There are other items that could be considered souvenirs of a life well-lived - photographs, letters and private papers, special books and objects, films and audiotapes, paintings and crafts produced by loved ones, collections - the list could go on and on.
The original puzzle of Dec. 31st and the answer that is here reproduced represents, for us, one such souvenir.
Bonnie and Walt
Winter has finally arrived in the Northeast, commencing with that loveliest and most dreaded of conditions, the ice storm. The last major ice storm that our locality has seen was in 2003; we seem to receive at least two per decade. The 2003 version was annoying but we toughed it out, spending the majority of our time huddled under two comforters and a pile of lesser blankets, listening to our portable radios and thanking ourselves for having plenty of batteries on hand. That year, the power was off for only a few days; in 1991 the power was off for over two weeks, and we ended up staying with some friends in the city, which naturally had a higher priority in the matter of power restoration than did the suburbs.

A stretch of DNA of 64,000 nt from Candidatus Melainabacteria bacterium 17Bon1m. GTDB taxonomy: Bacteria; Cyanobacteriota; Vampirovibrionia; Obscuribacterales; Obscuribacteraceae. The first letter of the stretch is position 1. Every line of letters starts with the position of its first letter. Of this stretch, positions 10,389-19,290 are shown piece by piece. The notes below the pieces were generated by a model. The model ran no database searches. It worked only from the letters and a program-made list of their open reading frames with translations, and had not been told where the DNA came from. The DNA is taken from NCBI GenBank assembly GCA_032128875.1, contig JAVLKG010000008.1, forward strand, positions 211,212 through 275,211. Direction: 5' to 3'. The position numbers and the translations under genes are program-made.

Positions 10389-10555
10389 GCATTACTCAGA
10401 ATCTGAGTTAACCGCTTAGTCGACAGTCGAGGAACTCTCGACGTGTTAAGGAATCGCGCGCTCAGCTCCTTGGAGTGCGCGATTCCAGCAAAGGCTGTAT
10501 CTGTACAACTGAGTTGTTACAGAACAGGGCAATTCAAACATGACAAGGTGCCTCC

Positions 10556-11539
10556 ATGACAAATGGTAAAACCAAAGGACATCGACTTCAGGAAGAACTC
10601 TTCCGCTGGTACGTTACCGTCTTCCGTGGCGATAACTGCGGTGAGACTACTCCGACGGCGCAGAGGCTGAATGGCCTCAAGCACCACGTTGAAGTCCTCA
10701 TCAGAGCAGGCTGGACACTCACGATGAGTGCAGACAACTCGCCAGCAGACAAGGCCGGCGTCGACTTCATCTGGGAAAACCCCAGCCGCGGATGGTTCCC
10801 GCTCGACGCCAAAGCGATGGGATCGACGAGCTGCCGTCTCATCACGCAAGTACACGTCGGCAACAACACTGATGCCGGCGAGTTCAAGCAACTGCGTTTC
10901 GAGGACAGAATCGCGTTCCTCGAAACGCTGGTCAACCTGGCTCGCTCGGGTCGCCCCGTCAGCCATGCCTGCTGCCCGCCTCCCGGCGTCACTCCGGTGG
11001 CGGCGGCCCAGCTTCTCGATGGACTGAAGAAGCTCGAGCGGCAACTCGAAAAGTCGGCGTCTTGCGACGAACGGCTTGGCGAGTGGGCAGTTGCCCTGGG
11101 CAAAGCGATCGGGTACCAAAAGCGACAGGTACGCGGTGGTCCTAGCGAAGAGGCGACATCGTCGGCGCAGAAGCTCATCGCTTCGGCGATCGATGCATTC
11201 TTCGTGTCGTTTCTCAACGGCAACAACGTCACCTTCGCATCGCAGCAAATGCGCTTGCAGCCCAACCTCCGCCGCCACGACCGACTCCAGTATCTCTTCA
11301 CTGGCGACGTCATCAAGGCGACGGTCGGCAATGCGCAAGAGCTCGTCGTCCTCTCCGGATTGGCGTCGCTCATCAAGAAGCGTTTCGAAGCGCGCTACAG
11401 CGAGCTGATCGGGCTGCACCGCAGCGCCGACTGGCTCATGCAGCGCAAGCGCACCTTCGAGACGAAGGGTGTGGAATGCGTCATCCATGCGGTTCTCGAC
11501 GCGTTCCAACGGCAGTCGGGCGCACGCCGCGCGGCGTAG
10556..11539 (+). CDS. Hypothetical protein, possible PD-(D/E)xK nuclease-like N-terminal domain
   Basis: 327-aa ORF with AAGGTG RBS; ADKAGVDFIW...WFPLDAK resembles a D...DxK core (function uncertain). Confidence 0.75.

Yesterday was not much of anything to write about; despite the overheated excitement of the weather reporters, the coating of ice was thin and the lights only flickered a few times at midday - it would have inconvenienced my heating oatmeal had the power gone, but not much else. We are very lucky in that after the ‘91 storm, the park made a wise decision to place all lines underground, and the only way we lose power now is if a substation is taken out.